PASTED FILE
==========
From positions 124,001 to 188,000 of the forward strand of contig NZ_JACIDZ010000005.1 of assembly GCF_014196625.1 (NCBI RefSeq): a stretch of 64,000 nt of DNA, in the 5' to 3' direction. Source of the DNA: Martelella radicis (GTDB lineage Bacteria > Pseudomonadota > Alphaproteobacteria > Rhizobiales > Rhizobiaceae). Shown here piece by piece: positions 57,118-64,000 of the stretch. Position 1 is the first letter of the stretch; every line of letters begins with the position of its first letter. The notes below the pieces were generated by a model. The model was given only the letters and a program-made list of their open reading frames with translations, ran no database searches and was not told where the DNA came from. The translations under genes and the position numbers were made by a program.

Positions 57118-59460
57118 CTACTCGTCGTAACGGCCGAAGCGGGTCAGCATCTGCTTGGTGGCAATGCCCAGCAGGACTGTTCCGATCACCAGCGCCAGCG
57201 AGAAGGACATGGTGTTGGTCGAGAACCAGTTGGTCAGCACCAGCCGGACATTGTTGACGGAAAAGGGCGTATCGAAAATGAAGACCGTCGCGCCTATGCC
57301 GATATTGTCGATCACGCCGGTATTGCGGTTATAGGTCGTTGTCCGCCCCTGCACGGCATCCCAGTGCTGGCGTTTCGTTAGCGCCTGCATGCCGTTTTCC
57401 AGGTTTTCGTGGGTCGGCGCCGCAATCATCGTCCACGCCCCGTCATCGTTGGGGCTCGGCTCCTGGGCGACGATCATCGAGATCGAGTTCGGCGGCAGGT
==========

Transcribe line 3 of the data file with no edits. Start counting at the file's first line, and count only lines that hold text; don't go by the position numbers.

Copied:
57118 CTACTCGTCGTAACGGCCGAAGCGGGTCAGCATCTGCTTGGTGGCAATGCCCAGCAGGACTGTTCCGATCACCAGCGCCAGCG